Delightful! Baby Leo and I were the sole customers, so she invited us to make ourselves at home. Leo enjoyed exploring the cafe and I made full use of a tarp I bought at the 100 yen shop for an improvised playmat. The owner and the other worker came and sat with us. They brought a box chock full of trains, cars, a wind-up panda in a hamster wheel, and numerous board books in Japanese. I read a book about yummy carrots to Leo while the owner helped me with the Japanese kanji (characters). We talked about living in Iida and Vegas respectively. Leo and I both enjoyed the company and the pudding.
Afterwards, I strapped Leo into the carrier and headed for the Main Street of town. Shortly after World War II, a big fire destroyed the city center of Iida. The town decided to put in a long median of apple trees down the main road as part of the revitalization project. As I mentioned in my previous post ( Hokkaido! https://misomommy.wordpress.com/2014/06/25/153/comment-page-1/), the Japanese place a strong identity and pride on regional food. In Iida, the staple product is apples. Apparently, the higher elevation creates tasty apples from the large range of temperatures. There is no mistaking the strong link between apples and the city. There are numerous shops selling apple juice and other apple products. The railings along the street and parks are made of red metal apples. The main street runs along the long row of apple trees. Even the sewer drains are ornately designed with apples.
See, even a sewer drain is interesting when you travel and explore!
i strolled uphill along the path of apple trees. The place looked like an urban center in U.S., with buildings close together and a wide array of shops, restaurants, and small businesses. Yet, there were few patrons and few people out and about. I wondered how all the businesses survived in the slow and quiet pace of the city. It seemed like the perfect combination to explore with a baby in tow. I peaked into sweet shops. I browsed through clothing boutiques and accessory shops. There were specialty stores for Japanese dishes, letter stamps of Chinese characters, custom built kimonos, old-fashioned camera shops with actual film and disposable cameras, futon shops, home good stores, shops just for slippers and another just for shoes.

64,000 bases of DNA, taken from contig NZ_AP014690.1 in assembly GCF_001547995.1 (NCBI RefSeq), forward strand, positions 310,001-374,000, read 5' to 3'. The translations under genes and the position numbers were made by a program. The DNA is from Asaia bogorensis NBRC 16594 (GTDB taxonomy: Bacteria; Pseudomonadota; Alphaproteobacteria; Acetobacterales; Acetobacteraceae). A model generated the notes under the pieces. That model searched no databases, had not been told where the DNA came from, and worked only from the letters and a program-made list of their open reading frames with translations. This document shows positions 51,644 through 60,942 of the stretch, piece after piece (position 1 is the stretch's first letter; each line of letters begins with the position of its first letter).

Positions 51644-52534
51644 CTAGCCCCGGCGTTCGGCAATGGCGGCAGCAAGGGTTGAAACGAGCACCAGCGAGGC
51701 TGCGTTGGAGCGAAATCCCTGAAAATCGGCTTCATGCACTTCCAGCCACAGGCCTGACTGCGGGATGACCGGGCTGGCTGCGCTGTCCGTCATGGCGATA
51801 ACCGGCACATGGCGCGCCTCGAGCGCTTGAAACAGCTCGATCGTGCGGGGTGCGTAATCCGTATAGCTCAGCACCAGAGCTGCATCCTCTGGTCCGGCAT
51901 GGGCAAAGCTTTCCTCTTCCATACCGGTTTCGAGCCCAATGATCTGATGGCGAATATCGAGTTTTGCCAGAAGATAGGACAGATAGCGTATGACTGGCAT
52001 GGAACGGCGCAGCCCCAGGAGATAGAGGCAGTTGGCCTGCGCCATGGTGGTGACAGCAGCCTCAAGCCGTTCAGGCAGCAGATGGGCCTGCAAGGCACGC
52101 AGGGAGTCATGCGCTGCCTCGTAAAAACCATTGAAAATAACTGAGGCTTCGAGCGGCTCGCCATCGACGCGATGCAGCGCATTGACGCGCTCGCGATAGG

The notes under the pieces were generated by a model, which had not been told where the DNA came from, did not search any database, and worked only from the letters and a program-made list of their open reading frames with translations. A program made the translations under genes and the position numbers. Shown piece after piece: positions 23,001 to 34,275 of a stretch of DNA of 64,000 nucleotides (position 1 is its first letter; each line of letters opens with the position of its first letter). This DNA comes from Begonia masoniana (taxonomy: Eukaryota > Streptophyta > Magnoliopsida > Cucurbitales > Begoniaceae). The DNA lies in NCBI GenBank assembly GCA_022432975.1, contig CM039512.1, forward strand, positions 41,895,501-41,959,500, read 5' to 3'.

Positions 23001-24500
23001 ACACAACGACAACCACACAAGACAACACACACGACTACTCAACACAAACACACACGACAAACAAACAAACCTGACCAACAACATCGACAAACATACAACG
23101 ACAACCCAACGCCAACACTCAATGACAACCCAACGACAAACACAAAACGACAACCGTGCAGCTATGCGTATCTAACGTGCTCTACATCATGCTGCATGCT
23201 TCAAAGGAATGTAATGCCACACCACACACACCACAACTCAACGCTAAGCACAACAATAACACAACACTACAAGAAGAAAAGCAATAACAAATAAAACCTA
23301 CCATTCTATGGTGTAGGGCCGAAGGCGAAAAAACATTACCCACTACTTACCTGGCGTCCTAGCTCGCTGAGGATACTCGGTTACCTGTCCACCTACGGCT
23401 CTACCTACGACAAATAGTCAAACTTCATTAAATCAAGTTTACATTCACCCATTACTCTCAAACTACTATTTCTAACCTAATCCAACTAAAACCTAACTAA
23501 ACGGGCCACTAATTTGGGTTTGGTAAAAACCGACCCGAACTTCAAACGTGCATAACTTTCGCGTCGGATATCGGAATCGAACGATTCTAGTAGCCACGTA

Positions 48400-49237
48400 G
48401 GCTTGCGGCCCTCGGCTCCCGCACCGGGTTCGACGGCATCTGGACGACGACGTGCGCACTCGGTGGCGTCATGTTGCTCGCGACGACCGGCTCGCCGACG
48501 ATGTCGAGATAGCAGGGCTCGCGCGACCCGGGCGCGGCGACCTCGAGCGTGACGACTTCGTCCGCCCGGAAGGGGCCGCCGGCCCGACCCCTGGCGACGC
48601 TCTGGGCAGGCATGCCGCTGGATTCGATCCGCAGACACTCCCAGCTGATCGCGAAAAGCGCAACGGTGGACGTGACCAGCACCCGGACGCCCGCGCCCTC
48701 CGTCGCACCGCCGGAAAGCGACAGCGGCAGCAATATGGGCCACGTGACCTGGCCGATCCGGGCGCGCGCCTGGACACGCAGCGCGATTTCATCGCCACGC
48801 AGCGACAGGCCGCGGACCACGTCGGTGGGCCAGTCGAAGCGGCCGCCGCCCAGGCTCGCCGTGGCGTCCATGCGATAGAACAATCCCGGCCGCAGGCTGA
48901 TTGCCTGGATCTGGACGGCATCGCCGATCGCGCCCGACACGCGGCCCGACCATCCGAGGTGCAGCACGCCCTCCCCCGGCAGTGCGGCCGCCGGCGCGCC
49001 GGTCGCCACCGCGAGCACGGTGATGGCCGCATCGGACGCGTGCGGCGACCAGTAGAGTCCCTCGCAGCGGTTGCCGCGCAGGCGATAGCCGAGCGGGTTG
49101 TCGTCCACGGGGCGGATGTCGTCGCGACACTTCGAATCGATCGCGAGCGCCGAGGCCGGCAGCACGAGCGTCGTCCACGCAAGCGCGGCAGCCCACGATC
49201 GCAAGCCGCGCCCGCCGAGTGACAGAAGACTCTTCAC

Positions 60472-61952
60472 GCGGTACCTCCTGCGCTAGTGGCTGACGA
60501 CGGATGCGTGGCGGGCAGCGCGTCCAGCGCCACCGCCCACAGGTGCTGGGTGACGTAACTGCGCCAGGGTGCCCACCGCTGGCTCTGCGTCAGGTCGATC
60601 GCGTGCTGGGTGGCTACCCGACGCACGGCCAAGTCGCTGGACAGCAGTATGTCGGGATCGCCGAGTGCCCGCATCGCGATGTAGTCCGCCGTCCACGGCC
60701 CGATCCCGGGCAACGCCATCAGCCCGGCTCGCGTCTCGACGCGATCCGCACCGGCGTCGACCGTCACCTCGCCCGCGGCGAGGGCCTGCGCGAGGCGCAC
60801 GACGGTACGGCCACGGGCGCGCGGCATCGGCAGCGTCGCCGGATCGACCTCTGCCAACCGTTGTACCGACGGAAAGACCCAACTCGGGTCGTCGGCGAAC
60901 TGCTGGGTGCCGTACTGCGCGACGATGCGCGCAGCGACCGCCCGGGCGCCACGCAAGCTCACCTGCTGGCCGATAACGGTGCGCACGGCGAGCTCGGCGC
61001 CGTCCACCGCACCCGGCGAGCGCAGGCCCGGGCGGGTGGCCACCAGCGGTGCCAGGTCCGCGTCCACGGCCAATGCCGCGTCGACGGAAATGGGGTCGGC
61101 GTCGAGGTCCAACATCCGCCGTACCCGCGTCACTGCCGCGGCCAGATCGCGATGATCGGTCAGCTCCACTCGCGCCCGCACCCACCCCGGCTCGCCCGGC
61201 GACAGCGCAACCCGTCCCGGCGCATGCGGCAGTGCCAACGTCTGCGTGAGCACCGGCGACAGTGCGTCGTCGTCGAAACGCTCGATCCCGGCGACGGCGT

Despite the sleepy pace, lunchtime crept up on me. I contemplated a ramen shop but changed course when I could not feel any air conditioning. I walked towards an elaborate dragon statute only to discover it was a Korean restaurant. I decided to stick with traditional Japanese food and stumbled upon a restaurant with homemade soba (buckwheat spaghetti). Again, I enjoyed nearly undivided attention from the waitress and the chef. They brought over a sample of their special plum sauce and offered to entertain the baby so I could eat. I ordered a cold soba soup, with a refreshing medley of sliced cucumber, green onion, and shiso leaf. I also had a side of vegetable tempura, full of local vegetables fried to order. Leo devoured the noodles and a great time was had by all. I even managed to read some of the menu unassisted.
All stuffed and ready to explore off the carbs! Next, we head to Iida’s most famous attraction, or so I think. The Kawamoto Kihachiro Puppet Museum. It houses around 100 of the intricate hand puppets I’ve encountered. They are all in ancient Japanese and Chinese clothing. The women are adorned with over ten layers of kimono fabric and the men are decked out in Chinese armor. The puppets were part of a hit Television show about an ancient Chinese kingdom. While I am no puppet expert, the intricacy of the puppets was enjoyable. If you ever find yourself in Iida in early August, the city hosts the largest puppet festival in Japan (is there more than one puppet festival?).
I spent the rest of the day exploring alleyways, pastry shops, and even returned for homemade soup at the cafe. After nine hours of baby carrying and humidity, I had an excellent sleep.
My day in Iida reminded me that there are new experiences and faces around very corner, wherever I find myself. When I’m back in Vegas, I plan to take a day trip in my own neighborhood and try out a new cafe and new cuisine. There is no reason not to explore my own backyard. Wherever you find yourself, stroll down a new road and pop in a new door and share what you find.